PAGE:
Space & Innovation

NASA’s Curiosity Rover Detects Methane and Organic Material on Mars

The twin findings further prospects for one day discovering evidence of life on the Red Planet.

This low-angle self-portrait of NASA's Curiosity Mars rover shows the vehicle at the site from which it reached down to drill into a rock target called "Buckskin" on lower Mount Sharp. | NASA/JPL-Caltech/MSSS
This low-angle self-portrait of NASA's Curiosity Mars rover shows the vehicle at the site from which it reached down to drill into a rock target called "Buckskin" on lower Mount Sharp. | NASA/JPL-Caltech/MSSS

NASA announced on Thursday two discoveries which further the prospects that scientists might one day find evidence of life on Mars.

First, data from NASA’s Curiosity rover has shown for the first time that methane levels in the martian atmosphere have a seasonal cycle. Scientists analyzed three years of atmospheric measurements taken by Curiosity and found low, background levels of methane that rose during summer in the northern hemisphere.

Also, scientists detected organic material preserved in rocks in Gale Crater, which is thought to be an ancient lakebed. The find suggests the planet could have supported ancient life.

The research has been published in the journal Science.

Chris Webster of NASA’s Jet Propulsion Laboratory said the methane discovery showed a discernible pattern in seasonal concentrations of the gas.

“We see a low background level of methane from winter to summer,” he said, “but the seasonal cycle changes by a factor of three, which is a huge change, and was completely unexpected.”

The methane could come from a biological source, but is likely stored in crystals called clathrates, which release the methane into the atmosphere during warmer summer weather.

“The detection of methane is always exciting because 95 percent of Earth’s methane is produced by biology, and so there has always been this interest in Mars methane” Webber said. “Our data shows that something is happening today that is producing it.”

NASA/JPL-Caltech | Curiosity has detected seasonal changes in methane at Gale Crater using its SAM instrument.

Scientists first detected methane on Mars in 1999. Then, in 2014, Curiosity detected methane spikes, but the fluctuation in methane levels didn’t appear to fit a pattern.

Webber told Seeker the latest announcement is different than past methane discoveries.

“Now we’ve measured a consistent background level, with seasonal spikes of methane,” he said. “The spikes are very important, because the change is so dramatic, some process is causing large pulses of the gas being released.”

The methane concentrations ranged from 0.24 to 0.65 parts per billion.

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The organic material detected by Curiosity, according to Jen Eigenbrode of NASA’s Goddard Space Flight Center, had been preserved in martian rocks for over 3 billion years.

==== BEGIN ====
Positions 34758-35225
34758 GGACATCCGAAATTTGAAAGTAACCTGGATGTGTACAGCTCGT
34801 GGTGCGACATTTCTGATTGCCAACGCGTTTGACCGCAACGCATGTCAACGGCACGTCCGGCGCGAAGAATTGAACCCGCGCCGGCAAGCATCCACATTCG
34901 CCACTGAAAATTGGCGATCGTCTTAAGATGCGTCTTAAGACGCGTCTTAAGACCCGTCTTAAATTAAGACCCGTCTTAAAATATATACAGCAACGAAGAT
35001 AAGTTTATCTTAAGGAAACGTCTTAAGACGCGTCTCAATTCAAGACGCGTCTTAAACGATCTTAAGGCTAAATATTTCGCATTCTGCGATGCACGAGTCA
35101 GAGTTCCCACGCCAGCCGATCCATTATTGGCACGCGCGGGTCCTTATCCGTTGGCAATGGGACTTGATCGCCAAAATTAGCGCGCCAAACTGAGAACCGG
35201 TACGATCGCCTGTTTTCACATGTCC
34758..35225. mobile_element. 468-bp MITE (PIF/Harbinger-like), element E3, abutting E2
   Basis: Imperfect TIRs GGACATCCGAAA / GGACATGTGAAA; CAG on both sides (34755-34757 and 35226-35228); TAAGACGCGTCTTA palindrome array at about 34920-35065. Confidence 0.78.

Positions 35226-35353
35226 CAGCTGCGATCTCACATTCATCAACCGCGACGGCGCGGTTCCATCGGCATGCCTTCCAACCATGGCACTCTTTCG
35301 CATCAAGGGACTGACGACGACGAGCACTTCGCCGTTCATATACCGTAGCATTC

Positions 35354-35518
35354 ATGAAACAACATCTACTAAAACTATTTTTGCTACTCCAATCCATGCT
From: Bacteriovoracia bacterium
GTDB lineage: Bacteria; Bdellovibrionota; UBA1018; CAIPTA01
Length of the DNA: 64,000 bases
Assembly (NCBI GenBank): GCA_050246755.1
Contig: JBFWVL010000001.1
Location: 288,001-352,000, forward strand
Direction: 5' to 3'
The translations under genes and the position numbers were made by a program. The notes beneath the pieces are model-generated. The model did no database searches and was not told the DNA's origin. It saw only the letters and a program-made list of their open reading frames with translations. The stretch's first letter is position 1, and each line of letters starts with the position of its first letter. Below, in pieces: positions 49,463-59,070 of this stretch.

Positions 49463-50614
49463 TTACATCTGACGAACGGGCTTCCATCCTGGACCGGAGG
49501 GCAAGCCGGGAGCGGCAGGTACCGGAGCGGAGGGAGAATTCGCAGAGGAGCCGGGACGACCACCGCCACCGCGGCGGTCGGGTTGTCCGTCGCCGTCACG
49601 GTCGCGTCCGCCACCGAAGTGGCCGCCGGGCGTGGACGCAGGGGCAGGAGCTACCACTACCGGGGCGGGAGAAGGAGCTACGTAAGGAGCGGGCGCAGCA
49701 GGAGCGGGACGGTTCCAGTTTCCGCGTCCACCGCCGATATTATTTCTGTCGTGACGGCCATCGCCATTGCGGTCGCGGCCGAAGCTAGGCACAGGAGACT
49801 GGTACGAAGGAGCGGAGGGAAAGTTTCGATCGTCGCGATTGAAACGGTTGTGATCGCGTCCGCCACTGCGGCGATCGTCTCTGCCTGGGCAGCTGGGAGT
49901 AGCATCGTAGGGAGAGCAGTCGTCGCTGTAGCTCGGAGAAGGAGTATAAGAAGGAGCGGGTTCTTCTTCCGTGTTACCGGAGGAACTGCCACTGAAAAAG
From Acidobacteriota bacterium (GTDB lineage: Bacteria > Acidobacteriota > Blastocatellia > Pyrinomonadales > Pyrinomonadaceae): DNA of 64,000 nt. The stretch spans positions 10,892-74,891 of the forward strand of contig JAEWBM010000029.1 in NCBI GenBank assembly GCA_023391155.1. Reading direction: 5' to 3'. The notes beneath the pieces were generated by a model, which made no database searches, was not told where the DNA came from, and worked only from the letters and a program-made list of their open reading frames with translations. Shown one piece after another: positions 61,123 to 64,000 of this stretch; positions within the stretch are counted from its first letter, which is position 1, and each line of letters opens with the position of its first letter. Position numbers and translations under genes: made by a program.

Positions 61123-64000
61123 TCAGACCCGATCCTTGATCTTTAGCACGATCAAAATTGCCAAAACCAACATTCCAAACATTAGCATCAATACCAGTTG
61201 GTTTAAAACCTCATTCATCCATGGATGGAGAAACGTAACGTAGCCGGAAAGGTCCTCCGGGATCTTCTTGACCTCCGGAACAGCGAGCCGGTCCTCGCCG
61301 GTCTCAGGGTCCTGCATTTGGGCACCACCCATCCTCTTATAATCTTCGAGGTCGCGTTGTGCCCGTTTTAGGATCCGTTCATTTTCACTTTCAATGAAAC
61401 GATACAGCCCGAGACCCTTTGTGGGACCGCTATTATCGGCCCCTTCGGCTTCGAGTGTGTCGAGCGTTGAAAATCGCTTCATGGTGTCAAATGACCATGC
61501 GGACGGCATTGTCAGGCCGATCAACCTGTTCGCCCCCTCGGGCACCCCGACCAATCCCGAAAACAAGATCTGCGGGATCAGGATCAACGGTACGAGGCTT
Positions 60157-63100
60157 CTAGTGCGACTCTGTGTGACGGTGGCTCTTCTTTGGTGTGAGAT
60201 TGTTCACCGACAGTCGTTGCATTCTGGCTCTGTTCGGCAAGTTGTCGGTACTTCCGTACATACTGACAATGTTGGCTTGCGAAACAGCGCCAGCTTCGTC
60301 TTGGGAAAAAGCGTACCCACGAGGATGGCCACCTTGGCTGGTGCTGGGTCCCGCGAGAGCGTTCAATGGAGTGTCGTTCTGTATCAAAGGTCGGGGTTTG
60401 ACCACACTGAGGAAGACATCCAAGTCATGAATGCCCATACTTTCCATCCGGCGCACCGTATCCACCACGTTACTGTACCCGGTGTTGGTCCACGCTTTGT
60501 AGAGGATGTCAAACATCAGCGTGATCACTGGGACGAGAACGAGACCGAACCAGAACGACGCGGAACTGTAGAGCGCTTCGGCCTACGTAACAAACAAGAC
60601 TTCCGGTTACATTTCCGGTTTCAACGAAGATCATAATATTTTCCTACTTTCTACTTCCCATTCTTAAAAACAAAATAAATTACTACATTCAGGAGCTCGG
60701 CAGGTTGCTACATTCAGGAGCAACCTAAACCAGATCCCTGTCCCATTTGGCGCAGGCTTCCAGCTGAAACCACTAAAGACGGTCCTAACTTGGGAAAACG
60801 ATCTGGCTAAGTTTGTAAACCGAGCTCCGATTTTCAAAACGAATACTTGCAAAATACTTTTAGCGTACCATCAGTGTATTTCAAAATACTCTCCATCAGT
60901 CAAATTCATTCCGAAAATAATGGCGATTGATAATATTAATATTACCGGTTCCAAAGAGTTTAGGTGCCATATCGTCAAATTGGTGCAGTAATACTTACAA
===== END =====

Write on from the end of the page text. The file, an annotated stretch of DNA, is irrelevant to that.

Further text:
Though the molecules are organic, the find doesn’t confirm the existence of life on Mars.

“Curiosity has not determined the source of the organic molecules,” said Eigenbrode. “And we have not determined whether it contains a record of ancient life, or was food for life. But it does give us chemical clues to planetary conditions and processes.”

The source of the organic material could have a meteorite crashing into the Red Planet, for example.

NASA's Goddard Space Flight Center | Curiosity has discovered ancient organic molecules in Gale Crater.

Eigenbrode said the molecules are amazingly robust. They were found close to the surface and were exposed to ionizing radiation, which can degrade organics.

“We think they haven’t changed over time, as this form of organic matter is resistant to changes,” she said. “But if life was on early Mars and other conditions were favorable, this means the organic biosignatures would be preserved.”

A drill on the Curiosity rover made a 5 centimeter hole in mudstones in Gale Crater at sites called Mojave and Confidence Hills. The rover then heated the rock samples to over 900 degrees Fahrenheit (500 degrees Celsius) and analyzed the molecules that were released. The process revealed the presence of several organic molecules, including carbon, thiophenes, benzene, toluene, and small carbon chains, such as propane or butene.

Like the methane discovery, NASA had also announced in 2014 the detection of organic molecules.

“In 2014, we reported the detection of chlorinated molecules, which is a significant discovery,” Eigenbrode told Seeker. “We had hoped we would find it with the Viking landers in the 1970’s, but we didn’t. While Curiosity’s first detection in 2014 was not what you typically find in natural samples, it did give us a lot of motivation to keep looking because we thought there had to be other layers of organic molecules.”

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Curiosity found new organic layers just four miles away from the first site. And Eigenbrode said the new find provides another boost for research on the Red Planet.

Ashwin Vasavada, project scientist with the Curiosity team, said the longevity of the Curiosity mission was key to both finds

“Without having the rover surface for over 6 years, we couldn’t have made these detections,” he said. “And these findings give upcoming missions like ESA’s ExoMars and the Mars 2020 rover a lot of work ahead.”